So, the next time you hear of “the right not to wear a mask” think instead of our covenantal responsibilities as participants in a wider mysterious web of creation. In short: Wear a mask, it’s part of your covenant with all others around you.

End of sermon.

 

 

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Bursting Fourth

America begins again

each year

with a Big Bang

so loud we cannot hear,

the smoke so dense we cannot breathe,

the light so bright we cannot see

the dead, the maimed, the dark enslaved,

the land now covered with forgetful night.

The guns that promise freedom from our fears

belch forth the independence of an orphan

the power of a madman in his cell,

an earthly devastation

impotent before our death.

Our fingers rise to cross our brows

before the colored cloth that covers coffins

coming back

from unknown shores.

The fire, the light, the noise, the smoke,

            blot out the stars,

            disguise the great immensity,

            the unimaginably new creation

            bursting from the heart of blackness

making all things bright with love,

dazzling with life.

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Religion and Our Constitutional Crisis

Last Sunday I made a Zoom presentation of a talk that had been scheduled BP (Before the Pandemic) with the Ethical Humanist Society of Asheville. In the talk, I returned to issues that have concerned me on these pages since the beginning, but now in a period of conflagration with intensified awareness of their import. Here is the gist of my remarks, which I entitled “Religion and the Republic: Parent, Prophet, or Problem?”

We are in the midst of a constitutional crisis that strikes at the cultural basis for our commitments to being a constitutional republic. It is a crisis riven by the historic fault-lines of slavery, racism, genocide of the original Americans and exploitation of the land itself. Now the coronavirus has laid bare these lines of fracture. Our Constitutional order sought to separate out the historic religion that had legitimated public order since the age of Constantine and replace it with belief in reason and science. The new order of persuasion, deliberation, negotiation, and compact would rest on appeals to scientifically verifiable truths of the actual world the participants hold in common.

However, the religion that had been sequestered into the private sphere, with its domesticated patriarchy, always sought the more expansive power manifested in the Biblical template of messianic kingship. In recent decades the work of reason and science has been undermined by both reactionaries and radicals by the acids of suspicion about the ways “reasonable words” can and have masked over the power interests of dominant groups and organizations. (Al Gore presents a fuller analysis in his The Assault on Reason republished with a new epilogue in 2017.) With its legitimacy undermined, our constitutional order has not been able to hold off the theocratic nationalism fostered by appeals to Biblical templates of political domination. A God with the lineaments of a despot—unconstrained, all-powerful, omniscient, retributive and mysteriously gracious—could re-emerge to begin breaking down the delicate separation of powers, the norms of reasoned debate, negotiation, compromise, and of a republic ordered by law.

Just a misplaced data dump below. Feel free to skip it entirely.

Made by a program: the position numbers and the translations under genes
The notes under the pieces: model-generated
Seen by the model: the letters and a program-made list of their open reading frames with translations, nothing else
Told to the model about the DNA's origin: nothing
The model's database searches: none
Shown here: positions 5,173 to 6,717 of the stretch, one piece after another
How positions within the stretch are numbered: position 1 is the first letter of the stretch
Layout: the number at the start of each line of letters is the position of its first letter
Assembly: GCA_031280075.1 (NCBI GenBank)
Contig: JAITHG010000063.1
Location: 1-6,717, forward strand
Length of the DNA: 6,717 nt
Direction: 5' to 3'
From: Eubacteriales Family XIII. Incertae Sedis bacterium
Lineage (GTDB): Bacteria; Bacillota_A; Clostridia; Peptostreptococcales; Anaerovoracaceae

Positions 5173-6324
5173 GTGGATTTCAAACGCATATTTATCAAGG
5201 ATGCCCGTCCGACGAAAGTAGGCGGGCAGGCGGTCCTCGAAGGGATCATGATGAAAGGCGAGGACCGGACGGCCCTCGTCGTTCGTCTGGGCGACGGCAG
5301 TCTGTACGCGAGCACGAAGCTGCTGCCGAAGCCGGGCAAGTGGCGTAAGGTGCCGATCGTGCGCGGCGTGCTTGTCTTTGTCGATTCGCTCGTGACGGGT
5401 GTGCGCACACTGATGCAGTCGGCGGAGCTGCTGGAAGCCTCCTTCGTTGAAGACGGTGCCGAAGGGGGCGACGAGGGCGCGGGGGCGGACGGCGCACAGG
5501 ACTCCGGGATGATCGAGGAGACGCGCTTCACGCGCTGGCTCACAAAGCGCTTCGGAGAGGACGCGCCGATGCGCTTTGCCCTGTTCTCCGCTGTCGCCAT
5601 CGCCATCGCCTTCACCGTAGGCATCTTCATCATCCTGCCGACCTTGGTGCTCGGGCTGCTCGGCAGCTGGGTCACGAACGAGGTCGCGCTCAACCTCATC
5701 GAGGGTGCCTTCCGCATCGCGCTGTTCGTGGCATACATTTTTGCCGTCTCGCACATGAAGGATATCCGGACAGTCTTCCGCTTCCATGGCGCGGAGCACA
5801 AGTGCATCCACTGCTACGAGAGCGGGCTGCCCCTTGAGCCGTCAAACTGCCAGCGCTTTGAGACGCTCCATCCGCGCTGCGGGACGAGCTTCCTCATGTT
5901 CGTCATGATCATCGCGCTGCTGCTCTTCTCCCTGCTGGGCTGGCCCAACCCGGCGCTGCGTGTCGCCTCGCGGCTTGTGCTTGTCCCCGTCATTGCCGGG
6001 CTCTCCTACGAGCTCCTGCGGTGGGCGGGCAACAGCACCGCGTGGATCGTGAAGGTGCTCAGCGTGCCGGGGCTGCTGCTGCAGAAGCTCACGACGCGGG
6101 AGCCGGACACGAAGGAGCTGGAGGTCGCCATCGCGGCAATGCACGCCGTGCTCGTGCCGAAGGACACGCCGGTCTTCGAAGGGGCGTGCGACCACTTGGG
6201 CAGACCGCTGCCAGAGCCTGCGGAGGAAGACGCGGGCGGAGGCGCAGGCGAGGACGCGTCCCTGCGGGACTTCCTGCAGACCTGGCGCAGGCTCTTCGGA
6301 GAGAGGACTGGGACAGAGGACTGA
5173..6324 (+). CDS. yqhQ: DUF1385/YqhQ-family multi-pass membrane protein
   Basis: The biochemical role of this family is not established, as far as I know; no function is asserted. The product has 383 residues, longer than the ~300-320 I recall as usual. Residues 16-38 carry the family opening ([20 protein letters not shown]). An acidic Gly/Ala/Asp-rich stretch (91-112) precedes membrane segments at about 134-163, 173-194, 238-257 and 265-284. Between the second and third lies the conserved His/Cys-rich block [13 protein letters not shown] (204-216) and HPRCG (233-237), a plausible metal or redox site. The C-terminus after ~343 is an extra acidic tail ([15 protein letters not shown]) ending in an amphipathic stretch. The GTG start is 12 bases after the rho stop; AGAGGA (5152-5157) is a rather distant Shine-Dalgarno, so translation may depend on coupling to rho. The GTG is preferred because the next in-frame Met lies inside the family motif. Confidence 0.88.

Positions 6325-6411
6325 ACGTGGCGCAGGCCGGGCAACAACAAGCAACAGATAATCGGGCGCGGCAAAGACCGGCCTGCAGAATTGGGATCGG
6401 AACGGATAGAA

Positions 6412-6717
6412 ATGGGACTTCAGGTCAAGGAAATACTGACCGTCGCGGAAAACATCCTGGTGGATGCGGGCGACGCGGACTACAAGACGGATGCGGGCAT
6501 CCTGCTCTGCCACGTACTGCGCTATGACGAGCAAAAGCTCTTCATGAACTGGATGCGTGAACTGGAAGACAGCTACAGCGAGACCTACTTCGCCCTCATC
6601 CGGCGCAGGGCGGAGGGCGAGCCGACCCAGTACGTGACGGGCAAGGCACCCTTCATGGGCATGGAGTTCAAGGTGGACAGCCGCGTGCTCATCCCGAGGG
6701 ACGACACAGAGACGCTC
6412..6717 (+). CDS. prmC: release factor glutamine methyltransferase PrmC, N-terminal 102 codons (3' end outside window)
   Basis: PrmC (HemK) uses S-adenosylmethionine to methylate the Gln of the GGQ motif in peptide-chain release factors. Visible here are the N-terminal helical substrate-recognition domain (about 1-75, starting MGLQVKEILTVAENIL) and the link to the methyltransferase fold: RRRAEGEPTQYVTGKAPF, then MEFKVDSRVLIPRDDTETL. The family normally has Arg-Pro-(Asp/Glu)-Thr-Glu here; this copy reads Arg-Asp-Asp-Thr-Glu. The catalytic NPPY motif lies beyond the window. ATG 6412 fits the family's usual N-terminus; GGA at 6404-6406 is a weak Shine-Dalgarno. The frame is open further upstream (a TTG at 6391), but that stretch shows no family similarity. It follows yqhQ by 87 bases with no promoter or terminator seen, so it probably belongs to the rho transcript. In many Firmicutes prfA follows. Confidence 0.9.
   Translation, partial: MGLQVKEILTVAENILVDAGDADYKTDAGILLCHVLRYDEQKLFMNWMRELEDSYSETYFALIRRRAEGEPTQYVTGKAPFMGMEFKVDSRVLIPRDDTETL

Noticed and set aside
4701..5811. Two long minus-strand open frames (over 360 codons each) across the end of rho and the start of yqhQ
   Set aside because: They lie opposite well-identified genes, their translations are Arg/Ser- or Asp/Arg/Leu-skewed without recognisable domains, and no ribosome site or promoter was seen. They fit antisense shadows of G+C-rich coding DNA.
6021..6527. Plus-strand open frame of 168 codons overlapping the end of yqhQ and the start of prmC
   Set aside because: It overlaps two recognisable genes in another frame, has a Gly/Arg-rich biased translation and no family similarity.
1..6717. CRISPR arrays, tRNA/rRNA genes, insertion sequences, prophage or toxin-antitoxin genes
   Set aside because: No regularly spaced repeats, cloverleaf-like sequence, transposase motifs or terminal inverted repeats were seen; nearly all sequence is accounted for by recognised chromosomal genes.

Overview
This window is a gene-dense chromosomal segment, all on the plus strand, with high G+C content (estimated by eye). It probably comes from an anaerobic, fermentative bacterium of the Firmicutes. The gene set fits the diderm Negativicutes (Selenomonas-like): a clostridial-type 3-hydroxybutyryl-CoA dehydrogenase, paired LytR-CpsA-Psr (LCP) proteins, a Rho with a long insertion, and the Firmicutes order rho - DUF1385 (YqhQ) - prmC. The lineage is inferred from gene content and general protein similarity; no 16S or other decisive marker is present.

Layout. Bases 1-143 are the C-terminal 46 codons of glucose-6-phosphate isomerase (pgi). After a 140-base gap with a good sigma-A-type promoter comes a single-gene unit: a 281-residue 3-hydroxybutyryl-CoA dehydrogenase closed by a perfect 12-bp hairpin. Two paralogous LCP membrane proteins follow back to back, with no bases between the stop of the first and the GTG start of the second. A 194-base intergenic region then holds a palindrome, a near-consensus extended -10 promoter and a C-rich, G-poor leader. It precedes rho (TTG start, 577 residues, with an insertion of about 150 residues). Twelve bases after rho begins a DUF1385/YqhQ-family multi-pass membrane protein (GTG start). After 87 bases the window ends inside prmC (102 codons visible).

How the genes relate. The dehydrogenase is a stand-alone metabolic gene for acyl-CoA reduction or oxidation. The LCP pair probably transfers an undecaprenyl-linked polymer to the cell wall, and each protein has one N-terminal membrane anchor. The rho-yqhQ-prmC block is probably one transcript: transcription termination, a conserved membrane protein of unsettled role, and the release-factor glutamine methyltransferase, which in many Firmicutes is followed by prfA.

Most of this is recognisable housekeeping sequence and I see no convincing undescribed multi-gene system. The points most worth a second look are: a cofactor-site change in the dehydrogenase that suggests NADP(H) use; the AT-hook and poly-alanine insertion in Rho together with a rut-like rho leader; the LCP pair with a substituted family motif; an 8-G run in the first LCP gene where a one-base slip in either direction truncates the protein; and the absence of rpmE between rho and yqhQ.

To begin the exploration of where we go from here, to draw on M. L. King Jr.’s famous book, I pointed to three endeavors: A reconstruction of what it means to be “a people,” a religious reworking of our God image away from the despotic model of unitary omnipotence, retributive justice, and arbitrary power, and an intensified imagination of a form of truth arising from the ecological sense of the interconnection of the whole web of being.

I then developed the understanding of “the People” that emerged in Western civilization to mean the assemblies of face-to-face argument and mutual accountability. This is a far cry from the conglomeration of individuals or the mobs of self-appointed vigilantes that tend to clog the airwaves. Secondly, I pointed out how there are alternatives to the despotic God lifted out of Jewish, Christian, and Islamic scriptures that can better speak to the separation of powers, the rule of law, and the mutual respect and accountability at the heart of democratic republican order. And finally, I indicated a few ways we might think of the common good in the context of ecological interconnection. You can read the whole piece by clicking HERE.

We engaged in lively discussion of these challenges, free of masks, socially distanced but engaged, trying to be the public argument and mutual accountability that we need to re-activate if our public life is to make it through this epidemic rooted in our estrangement from the natural world and from one another. This wide-ranging conversation is what groups like the Ethical Humanist Societies were founded to pursue and I was grateful to be a part of their conversation. Your own experiences with this struggle are welcome in the comment section below.